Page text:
|Duration:||19 Oct 2018 – 12 Jan 2019|
|Curators:||Elena Stylianou, Artemis Eleftheriadou, Yiannis Toumazis|
|Venues:||NiMAC [The Nicosia Municipal Art Centre, Associated with the Pierides Foundation] and IAPT [International Association of Photography and Theory]|
Intersections of Photography and Archaeology
NiMAC [The Nicosia Municipal Art Centre, Associated with the Pierides Foundation] and IAPT [International Association of Photography and Theory] present the exhibition Ar[t]chaeology curated by Elena Stylianou, Artemis Eleftheriadou, and Yiannis Toumazis.
Artists: Victoria Ahrens, Peter Ainsworth, Charalambos Artemis & Alexandra Manglis, Nicolas Lambouris, Wiebke Leister, Adam O’Meara, Zé Barretta, Kyriaki Costa, Marina Kassianidou, Efi Savvides, Stephen Vaughan, Michal Baror, Armenoui Kasparian Sairadari, Thomas Nicolaou, Sara Sallam, Lena Séraphin & Andrea Meinin Bück, Theopisti Stylianou-Lambert, Andreas Papallas & Thomas Aquilina.
Opening: 19 October 2018, 20:00 at NiMAC
Archaeology is a field of inquiry that directly deals with material culture and the study of objects/artefacts, primarily as a means of providing coherent ideas for the interpretation of the past. However, poststructuralist theories that sprung in the late 1970’s led to a still relevant widespread critical discussion about archaeology’s failings in fully understanding and embracing the social and political dimensions of objects, their multifaceted relationship to history and human societies, as well as the proliferation of competing narratives. The task of encouraging diverse viewpoints and comprehending the social role of objects seems to demand an interdisciplinary approach. The exhibition Ar[t]chaeology is the outcome of a collaborative project between eighteen local and international artists, curators and academics who have been exploring this exact complex relationship between archaeology and contemporary photography by asking whether the two can work synergistically for the interpretation of material culture.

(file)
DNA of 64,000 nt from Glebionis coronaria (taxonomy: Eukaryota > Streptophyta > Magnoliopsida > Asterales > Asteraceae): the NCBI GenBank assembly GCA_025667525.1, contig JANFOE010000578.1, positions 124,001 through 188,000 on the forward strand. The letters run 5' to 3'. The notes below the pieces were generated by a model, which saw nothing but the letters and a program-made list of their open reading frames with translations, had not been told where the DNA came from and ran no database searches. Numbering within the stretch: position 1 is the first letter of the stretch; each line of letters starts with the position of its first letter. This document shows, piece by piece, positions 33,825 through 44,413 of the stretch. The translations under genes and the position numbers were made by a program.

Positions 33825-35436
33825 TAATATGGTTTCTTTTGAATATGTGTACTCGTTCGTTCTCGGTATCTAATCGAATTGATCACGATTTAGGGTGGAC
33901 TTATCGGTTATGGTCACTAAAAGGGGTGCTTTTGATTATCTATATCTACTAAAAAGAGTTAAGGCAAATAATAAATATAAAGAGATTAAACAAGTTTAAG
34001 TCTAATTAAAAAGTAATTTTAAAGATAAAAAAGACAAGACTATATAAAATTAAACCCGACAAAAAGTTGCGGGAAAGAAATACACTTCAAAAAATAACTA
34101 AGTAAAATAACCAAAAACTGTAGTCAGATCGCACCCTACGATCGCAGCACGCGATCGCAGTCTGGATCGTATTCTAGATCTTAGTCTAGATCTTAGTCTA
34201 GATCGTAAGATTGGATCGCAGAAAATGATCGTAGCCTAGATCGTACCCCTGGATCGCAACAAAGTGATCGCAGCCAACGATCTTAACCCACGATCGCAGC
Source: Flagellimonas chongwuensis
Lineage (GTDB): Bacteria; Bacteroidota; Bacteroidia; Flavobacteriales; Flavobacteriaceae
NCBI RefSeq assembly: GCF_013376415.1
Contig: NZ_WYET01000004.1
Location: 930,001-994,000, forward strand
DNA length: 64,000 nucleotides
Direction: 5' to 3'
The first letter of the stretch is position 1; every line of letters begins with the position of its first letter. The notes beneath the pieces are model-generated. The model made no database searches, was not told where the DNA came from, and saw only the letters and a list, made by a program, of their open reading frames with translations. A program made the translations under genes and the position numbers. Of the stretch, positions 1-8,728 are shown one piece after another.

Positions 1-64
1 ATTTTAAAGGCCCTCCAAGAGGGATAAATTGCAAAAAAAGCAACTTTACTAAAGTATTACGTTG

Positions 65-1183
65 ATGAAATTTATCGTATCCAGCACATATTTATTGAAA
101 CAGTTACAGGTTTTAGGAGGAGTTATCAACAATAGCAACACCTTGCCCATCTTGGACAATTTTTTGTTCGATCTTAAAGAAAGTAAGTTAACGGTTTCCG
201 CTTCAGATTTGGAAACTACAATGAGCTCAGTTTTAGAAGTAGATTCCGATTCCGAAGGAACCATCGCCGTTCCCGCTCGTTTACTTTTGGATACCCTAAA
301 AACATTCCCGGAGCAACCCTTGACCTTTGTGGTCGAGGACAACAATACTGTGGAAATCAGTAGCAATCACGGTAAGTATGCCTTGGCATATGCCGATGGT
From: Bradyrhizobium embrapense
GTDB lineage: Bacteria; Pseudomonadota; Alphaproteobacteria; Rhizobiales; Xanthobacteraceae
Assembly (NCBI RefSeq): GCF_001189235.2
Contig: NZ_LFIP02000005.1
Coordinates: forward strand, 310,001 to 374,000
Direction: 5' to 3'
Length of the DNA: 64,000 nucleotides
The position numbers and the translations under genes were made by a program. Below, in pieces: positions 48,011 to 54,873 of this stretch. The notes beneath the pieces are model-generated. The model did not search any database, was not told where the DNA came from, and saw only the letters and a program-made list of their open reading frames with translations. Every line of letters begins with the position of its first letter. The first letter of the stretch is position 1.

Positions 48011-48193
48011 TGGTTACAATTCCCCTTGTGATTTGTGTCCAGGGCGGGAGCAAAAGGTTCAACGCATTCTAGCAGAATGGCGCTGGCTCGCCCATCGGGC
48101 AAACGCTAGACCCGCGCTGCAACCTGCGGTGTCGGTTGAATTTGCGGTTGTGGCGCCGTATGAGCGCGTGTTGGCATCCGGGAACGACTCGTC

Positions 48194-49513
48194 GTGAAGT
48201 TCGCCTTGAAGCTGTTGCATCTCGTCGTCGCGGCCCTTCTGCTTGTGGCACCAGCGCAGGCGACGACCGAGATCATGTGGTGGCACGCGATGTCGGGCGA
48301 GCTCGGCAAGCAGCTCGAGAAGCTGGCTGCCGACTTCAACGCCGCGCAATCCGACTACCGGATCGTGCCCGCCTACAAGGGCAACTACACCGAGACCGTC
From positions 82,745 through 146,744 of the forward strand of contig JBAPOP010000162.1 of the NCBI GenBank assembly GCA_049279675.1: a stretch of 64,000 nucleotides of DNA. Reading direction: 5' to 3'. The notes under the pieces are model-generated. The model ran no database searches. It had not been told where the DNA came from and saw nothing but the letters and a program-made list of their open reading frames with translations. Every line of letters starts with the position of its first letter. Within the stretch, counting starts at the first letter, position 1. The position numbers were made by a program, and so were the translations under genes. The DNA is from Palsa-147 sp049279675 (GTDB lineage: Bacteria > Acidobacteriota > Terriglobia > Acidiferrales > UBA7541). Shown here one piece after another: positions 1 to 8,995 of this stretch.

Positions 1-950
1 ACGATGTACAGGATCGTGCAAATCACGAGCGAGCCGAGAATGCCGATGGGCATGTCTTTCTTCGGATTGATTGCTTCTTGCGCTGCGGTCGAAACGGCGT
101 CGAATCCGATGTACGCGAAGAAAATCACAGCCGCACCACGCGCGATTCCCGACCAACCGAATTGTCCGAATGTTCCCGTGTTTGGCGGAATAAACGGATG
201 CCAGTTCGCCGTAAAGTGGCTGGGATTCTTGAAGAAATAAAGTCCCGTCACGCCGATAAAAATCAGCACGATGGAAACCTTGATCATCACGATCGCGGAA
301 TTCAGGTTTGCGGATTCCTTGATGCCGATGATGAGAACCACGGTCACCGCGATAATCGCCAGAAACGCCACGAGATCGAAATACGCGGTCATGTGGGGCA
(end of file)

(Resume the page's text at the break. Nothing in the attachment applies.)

The artists involved in Ar[t]chaeology adopted archaeology in a Foucaultian way: as a methodological approach that understands discourse, classification and the archive as a dynamic set of relations. Inspired and drawing from the field of archaeological practices, artists in the exhibition work through excavation and fieldwork, the process of laboratory analysis and classification, and with archives to critically negotiate issues relevant to three main axes: (1) unpacking and deconstructing official narratives, processes of memorialization, personal accounts, and witnessing, as a way of re-imagining history and the past [Victoria Ahrens; Peter Ainsworth, Charalambos Artemis & Alexandra Manglis, Nicolas Lambouris, Wiebke Leister and Adam O’Meara]; (2) tracing, collecting and appropriating fragments as a way of engaging with diverse temporalities, historical knowledge and discontinuity [Ze Barretta, Kyriaki Costa, Marina Kassianidou, Efi Savvides and Stephen Vaughan]; and (3) engaging with existing archives and constructing new ones as sites for excavation and critical analysis [Michal Baror, Armenoui Kasparian, Thomas Nicolaou, Sara Sallam, Lena Seraphin and Andrea Meinin Bück, Theopisti Stylianou-Lambert and Andreas Papallas & Thomas Aquilina].